Thomas Jefferson Papers

From Thomas Jefferson to Benjamin Carter Waller, 21 December 1793

To Benjamin Carter Waller

Philadelphia Dec. 21. 1793.


I have received your letter of Dec. 10. as I had done in due time that of Mr. Welsh, tho’ I did not know that it had come from you. At that time it was my intention to have retired from office at the end of September, and meant to have taken the first opportunity of seeing Mr. Eppes the acting executor of Mr. Wayles, and to have acquired from him the information necessary to enable me to answer Mr. Welsh’s letter; for a ten year’s absence from Virginia has left me without knolege of the affairs of the estate. I was induced however to put off my retirement to the end of this month, and therefore have not seen Mr. Eppes. I leave this place within ten days, and shall take the earliest occasion which the season will admit of meeting with Mr. Eppes, and of settling with him arrangements relative to Mr. Wayles’s debt to Mr. Welsh. In the mean while it will save time if you will be so good as to inform us whether your powers from Mr. Welsh would authorize you fully to settle this transaction, and to take measures to obtain full powers if you have them not. If you will settle it on the same terms on which the much greater claim of Farrel & Jones was settled, that is to say, dividing the principal and interest before and since the war into practicable instalments, I think I can venture to assure you there will be no difficulty in the case. The executors have uniformly denied interest during the war in all cases where the estate was concerned.—I shall use my best endeavors to have this matter brought to a speedy settlement on my return to Virginia, and should be enabled to propose a meeting if you will be so good as to send me an answer by post to Monticello.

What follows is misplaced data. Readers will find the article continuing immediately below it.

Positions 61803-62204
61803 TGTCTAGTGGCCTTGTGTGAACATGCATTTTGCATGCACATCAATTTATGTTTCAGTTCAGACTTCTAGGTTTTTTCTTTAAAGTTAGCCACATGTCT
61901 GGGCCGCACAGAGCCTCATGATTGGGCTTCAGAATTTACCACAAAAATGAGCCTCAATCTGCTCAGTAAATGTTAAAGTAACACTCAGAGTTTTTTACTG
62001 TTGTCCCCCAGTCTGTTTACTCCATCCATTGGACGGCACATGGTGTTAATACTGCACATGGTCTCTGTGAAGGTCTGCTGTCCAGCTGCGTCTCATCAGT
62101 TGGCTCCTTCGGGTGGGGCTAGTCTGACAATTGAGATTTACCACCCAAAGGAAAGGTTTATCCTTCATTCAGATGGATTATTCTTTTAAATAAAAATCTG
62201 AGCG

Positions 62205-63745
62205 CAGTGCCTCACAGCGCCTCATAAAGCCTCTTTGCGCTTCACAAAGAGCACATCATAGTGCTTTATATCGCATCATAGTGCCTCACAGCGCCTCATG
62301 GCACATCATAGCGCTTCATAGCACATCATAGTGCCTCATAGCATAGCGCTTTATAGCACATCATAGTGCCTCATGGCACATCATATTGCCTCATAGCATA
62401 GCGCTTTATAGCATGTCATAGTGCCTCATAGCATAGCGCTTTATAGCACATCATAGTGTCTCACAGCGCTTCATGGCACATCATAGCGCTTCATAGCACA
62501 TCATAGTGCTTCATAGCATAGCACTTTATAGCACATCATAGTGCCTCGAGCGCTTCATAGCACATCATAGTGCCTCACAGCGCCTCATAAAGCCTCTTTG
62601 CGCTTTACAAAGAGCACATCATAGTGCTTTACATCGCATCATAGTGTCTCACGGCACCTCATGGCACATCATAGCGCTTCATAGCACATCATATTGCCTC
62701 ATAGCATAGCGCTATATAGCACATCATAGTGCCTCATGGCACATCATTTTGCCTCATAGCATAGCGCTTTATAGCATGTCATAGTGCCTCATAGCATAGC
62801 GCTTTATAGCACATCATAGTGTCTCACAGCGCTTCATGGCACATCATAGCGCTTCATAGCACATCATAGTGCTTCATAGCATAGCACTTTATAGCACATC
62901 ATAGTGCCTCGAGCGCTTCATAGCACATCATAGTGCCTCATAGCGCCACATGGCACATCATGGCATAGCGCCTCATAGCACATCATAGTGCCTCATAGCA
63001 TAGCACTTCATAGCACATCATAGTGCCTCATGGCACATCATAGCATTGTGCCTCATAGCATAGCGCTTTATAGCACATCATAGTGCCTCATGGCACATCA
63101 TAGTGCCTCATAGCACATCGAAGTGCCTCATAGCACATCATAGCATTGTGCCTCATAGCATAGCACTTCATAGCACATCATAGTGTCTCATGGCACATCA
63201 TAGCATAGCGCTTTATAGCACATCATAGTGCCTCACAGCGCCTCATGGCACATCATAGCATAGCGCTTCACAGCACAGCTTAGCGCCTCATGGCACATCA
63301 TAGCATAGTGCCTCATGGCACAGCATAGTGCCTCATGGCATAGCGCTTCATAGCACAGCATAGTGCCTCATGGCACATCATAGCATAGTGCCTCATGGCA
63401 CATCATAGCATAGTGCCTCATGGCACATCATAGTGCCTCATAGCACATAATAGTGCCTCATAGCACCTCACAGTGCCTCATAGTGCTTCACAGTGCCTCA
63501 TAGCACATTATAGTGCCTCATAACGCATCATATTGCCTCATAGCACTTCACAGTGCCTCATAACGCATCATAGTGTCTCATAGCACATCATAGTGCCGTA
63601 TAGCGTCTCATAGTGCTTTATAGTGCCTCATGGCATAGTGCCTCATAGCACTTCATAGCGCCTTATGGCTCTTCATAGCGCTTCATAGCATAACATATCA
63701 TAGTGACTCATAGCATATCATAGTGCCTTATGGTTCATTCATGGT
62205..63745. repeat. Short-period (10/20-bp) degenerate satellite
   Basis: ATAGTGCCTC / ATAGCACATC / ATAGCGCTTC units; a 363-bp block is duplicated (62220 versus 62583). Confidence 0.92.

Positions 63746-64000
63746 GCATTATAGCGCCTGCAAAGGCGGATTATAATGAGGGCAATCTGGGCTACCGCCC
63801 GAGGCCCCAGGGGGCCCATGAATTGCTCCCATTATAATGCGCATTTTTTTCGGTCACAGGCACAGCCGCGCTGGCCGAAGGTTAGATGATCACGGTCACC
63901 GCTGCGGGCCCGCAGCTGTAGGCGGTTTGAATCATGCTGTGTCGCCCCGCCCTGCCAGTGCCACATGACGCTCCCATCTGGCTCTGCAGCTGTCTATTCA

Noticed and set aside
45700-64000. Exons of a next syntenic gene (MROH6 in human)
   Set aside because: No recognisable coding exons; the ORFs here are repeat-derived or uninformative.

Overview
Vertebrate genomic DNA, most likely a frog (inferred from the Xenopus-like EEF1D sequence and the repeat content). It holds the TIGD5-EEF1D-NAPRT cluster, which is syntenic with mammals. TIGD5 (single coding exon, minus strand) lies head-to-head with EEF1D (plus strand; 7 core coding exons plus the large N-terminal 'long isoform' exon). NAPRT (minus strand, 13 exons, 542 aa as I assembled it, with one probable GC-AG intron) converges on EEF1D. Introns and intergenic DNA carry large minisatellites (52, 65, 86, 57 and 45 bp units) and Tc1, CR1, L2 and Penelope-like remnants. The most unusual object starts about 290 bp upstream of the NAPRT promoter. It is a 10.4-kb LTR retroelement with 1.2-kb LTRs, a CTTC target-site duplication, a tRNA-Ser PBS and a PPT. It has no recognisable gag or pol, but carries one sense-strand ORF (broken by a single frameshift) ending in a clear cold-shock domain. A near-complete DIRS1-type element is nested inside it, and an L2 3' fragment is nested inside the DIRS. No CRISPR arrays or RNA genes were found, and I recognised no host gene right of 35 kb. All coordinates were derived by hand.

My separate debt to Mr. Welsh is small. I paid him the interest up to 1785. when I saw him in London. This included interest during the war. I cannot, till I return home and look into my affairs, say any thing specific as to the balance, but the earliest attention shall be paid to it, and Mr. Welsh may be assured that I will with zeal do what I can for the speedy and just settlement and discharge of the general debt from Mr. Wayles. In expectation of hearing from you on the point beforementioned I am Sir Your most obedt. servt

Th: Jefferson

PrC (DLC); at foot of first page: “Mr. B. Waller.” Tr (ViU: Edgehill-Randolph Papers); 19th-century copy.

Benjamin Carter Waller (1757–1820), son of Virginia General Court clerk and Williamsburg attorney Benjamin Waller, was a lawyer who served as clerk of the James City County Court, represented York County and Williamsburg in the House of Delegates, 1792 and 1799–1801, and was an active Republican at the time of the 1800 election (Robert P. Waller, “Records of the Waller Family,” WMQ description begins William and Mary Quarterly, 1892– description ends , 1st ser., xiii [1905], 176; CVSP description begins William P. Palmer and others, eds., Calendar of Virginia State Papers … Preserved in the Capitol at Richmond, Richmond, 1875–93, 11 vols. description ends , iv, 519, ix, 81, 87; Earl G. Swem and John W. Williams, A Register of the General Assembly of Virginia 1776–1918 and of the Constitutional Conventions [Richmond, 1918], 442; Waller’s will, 17 Oct. 1820, admitted to probate 20 Nov. 1820, York County Will Books, York County Circuit Court, Yorktown, Virginia).

Waller’s Letter of Dec. 10., recorded in SJL as received from Williamsburg on 20 Dec. 1793, has not been found. that of Mr. Welsh: Wakelin Welch to TJ, 21 Feb. 1793. For TJ’s payment on his personal debt to Welch of the interest up to 1785, the only recorded instance in which he included interest during the war, see MB description begins James A. Bear, Jr., and Lucia C. Stanton, eds., Jefferson’s Memorandum Books: Accounts, with Legal Records and Miscellany, 1767–1826, Princeton, forthcoming in The Papers of Thomas Jefferson, Second Series description ends , 1 Apr. 1786, and note.

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